She didn’t want to talk about it. It was too close to the vision of her own death that she had when she received the sight. She’d had it drilled into her that she should never reveal that vision. But here she was, about to reveal it to a man she hardly knew. A thought came to her.
“I saw you with me, and I saw you die,” she said. She felt proud of having told him of his part in her vision without revealing the whole thing.
“How do I die?” he asked. He didn’t seem afraid at all.
“Wraiths, in the mountains.”
He appeared to think for a moment. She liked watching him think. He may have been a fisherman once, but he wasn’t one of those that frequented the taverns along the waterfront.
“You were afraid for me,” he said. “You think that if I stay with you, I’ll die.”
“You will die. I saw it.”
“But you told me at the festival that your visions don’t always come true. You implied that they can be worked around.”
“I did say that,” she said. “And that’s why I want you to leave. It’s the easiest way to work around it.”
He reached out to her. “But if I leave, you’ll die.”
She shied away from him. He seemed to realize what he’d done and let his hand drop.
“I’ll die, anyway, Mendleson. It can’t be helped. I’ve known from the day I received the Sight how my end would come.”
She shook her head. “It is the way of things. I wish it could be different. I wish I had more time, but knowing my end is the price of the gift. There is no way I can escape it.”
“There’s got to be a way. If I can avoid the fate you’ve seen for me by just leaving you, then you should be able to avoid yours by just never going where you saw your end.”
“Mendleson, it doesn’t work that way. For me, the threads of fate will be constructed in such a way as to place me where I need to be. There is another Seer coming into the world, and she needs my Sight.”
Henrietta couldn’t believe how comfortable with the whole thing she was making herself sound. It frightened her to her core.
She cut him off. “No. I already tried to circumvent my fate. I came here, and in doing so, I tied you to me. You were never in my visions before.”
They rode in silence for a while. She stole glances at him as often as she dared, but he looked out to sea.
I wonder if he misses the sea? I don’t have the right to take the possibility of returning from him.
The road began to curve, following the coastline, to the south east. More and more trees sprouted up to her left, high on the hills. They were leaving the more arid lands to the north. And she was getting tired. She’d been awake since the sun had risen.
“Henrietta,” Mendleson said, causing her to jump a little in her seat.
“I dreamed of that wraith the last two nights.”
She jerked her head over to look at him. “You what?”
“I dreamed of that wraith, or something much like it each night since we touched at the festival. I knew it was coming for you. What does that mean?”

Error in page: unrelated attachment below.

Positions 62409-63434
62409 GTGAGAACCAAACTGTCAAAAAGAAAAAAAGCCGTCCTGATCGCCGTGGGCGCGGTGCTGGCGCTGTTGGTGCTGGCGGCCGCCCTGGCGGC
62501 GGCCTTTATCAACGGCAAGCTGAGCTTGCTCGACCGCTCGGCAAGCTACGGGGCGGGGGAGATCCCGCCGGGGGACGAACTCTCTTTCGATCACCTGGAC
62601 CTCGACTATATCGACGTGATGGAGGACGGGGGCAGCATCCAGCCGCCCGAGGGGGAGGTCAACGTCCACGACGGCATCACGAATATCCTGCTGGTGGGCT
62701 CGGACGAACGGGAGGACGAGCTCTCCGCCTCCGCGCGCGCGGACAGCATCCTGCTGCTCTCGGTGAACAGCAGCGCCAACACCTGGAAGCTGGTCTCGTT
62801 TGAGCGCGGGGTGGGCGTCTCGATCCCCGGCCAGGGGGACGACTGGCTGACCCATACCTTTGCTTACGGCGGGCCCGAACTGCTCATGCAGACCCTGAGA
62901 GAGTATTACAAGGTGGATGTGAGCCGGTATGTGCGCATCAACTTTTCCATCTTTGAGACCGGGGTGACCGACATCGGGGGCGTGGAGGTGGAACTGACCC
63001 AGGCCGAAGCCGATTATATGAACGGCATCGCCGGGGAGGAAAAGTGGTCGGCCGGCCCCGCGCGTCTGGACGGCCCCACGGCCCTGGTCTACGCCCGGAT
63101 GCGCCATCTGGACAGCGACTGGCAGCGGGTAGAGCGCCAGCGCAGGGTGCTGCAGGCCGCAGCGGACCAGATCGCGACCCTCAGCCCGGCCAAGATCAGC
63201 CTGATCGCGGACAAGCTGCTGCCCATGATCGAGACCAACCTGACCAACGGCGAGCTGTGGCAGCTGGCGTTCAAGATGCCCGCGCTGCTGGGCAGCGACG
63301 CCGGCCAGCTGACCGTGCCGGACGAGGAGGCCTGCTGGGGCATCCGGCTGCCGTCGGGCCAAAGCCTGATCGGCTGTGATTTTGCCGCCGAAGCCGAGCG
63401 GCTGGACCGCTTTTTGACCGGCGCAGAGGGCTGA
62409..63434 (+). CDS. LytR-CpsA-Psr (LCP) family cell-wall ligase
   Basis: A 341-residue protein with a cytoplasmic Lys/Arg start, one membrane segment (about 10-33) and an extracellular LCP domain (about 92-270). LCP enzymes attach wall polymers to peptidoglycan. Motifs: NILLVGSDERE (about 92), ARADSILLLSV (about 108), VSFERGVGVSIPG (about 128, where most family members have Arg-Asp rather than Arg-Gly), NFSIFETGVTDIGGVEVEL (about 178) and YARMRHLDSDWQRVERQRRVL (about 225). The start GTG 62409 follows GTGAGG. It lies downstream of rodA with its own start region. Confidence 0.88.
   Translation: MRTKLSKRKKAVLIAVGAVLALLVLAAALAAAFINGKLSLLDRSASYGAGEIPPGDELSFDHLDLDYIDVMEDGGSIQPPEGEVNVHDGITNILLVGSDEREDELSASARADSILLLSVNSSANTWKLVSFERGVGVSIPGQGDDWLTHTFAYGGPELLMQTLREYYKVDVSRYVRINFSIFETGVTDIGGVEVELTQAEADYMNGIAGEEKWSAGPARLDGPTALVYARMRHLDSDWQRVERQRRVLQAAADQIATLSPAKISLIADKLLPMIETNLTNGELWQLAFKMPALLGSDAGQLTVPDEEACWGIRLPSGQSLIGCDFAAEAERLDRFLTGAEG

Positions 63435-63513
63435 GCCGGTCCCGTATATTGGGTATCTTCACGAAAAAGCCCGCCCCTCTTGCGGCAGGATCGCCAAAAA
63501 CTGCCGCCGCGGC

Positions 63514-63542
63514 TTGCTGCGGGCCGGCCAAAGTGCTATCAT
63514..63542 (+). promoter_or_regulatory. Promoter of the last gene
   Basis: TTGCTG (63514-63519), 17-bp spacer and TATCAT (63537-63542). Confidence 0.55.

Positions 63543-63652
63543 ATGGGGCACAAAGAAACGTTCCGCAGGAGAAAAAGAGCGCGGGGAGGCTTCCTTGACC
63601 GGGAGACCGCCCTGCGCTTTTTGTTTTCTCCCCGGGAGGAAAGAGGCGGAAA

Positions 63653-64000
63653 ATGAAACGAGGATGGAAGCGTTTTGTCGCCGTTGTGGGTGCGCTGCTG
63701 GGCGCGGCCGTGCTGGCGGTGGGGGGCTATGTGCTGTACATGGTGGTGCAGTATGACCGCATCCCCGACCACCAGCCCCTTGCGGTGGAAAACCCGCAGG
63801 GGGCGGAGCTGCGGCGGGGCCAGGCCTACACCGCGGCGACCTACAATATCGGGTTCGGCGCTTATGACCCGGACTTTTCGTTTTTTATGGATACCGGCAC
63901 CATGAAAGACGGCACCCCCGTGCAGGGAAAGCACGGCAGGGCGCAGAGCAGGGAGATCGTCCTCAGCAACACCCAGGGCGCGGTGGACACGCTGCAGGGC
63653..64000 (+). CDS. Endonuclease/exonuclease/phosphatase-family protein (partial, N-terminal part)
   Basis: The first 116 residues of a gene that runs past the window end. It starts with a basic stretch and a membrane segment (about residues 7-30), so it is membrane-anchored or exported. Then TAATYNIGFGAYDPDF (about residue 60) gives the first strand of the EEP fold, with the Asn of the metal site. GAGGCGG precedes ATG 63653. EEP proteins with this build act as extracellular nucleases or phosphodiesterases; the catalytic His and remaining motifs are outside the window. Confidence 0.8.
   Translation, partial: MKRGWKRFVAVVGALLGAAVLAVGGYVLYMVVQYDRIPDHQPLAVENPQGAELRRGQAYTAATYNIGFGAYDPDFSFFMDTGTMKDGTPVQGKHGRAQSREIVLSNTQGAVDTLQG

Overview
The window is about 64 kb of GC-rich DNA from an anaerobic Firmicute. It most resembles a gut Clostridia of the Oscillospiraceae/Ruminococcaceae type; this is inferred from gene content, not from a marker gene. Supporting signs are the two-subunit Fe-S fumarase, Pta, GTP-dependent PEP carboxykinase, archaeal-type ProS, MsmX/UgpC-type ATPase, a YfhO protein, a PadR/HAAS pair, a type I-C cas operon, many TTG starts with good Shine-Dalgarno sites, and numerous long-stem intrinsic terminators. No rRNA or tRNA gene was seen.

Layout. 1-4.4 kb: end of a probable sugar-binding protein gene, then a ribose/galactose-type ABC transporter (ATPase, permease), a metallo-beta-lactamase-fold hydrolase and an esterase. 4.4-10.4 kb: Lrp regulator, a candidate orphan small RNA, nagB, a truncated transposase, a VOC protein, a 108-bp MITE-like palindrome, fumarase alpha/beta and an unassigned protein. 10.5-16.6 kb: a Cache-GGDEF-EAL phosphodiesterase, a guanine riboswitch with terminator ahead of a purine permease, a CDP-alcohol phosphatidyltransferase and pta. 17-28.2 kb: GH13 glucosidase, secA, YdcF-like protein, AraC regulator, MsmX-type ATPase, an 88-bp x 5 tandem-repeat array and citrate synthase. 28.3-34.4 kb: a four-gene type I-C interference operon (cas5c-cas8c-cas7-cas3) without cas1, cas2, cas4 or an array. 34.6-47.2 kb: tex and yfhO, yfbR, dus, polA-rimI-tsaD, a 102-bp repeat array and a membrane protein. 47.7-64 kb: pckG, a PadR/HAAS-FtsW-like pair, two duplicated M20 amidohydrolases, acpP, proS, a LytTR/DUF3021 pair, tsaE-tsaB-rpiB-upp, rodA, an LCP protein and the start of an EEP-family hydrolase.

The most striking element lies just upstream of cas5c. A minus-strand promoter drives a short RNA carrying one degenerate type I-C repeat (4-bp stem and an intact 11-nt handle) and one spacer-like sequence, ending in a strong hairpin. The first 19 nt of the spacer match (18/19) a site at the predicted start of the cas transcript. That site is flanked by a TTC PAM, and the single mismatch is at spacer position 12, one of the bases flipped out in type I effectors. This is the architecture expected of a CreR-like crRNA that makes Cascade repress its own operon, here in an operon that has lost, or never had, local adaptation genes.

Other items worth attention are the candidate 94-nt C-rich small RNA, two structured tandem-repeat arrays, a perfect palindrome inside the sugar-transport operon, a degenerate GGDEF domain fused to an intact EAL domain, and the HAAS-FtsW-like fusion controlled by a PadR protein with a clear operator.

“I don’t know. I’ve never heard of such a thing. Tell me about it.”
“It was just a dream. I don’t remember a whole lot about it except that wraith, it had to be the wraith, was chasing after you. I was chasing after you, too.”
She thought about it for a moment. Is it possible? Did some of my vision spill over our connection?
“You’re right,” she said. “It was just a dream.”
“But it couldn’t be just a dream. I dreamed of that thing, and then it showed up. That must mean something.”
Finally, she gave up trying to reason with him. He obviously had no regard for his own safety. “Look, Mendleson. You are leaving me when we reach the next town. I will not be responsible for your death.”
“You’re not responsible for me. I’m not leaving.”
“How can you be so stubborn?” She wanted to cry, but wouldn’t let herself.
“Why are you in so much of a hurry to die? I can help protect you.”
Then the tears did come. She couldn’t stop them. “I’m not in a hurry. I just don’t have a choice.”
“Then I’m staying, at least until we come to this mountain where you see me die. If we’re still alive, then I’ll leave.”
She wiped at her eyes, trying to clear the tears. She didn’t know what to say. It might work as well if they waited until they reached the mountains before he left. As long as he never went to the plateau in the mountains where the monolith stood.
They wouldn’t have long, but for the first time in her life, she’d met a man that didn’t fear her, and she didn’t want to let him go.
The coach rolled on in silence for a while, until he noticed her yawn.
“Give me the reins. I’ll drive for awhile. You climb in the cabin and sleep.”
“But…” Another yawn cut off her protest.
He stopped the coach and she climbed into the cabin and lay down on the seat. It didn’t take her long to drift off into dreams, but not a one of them was sweet.
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Read Chapter Five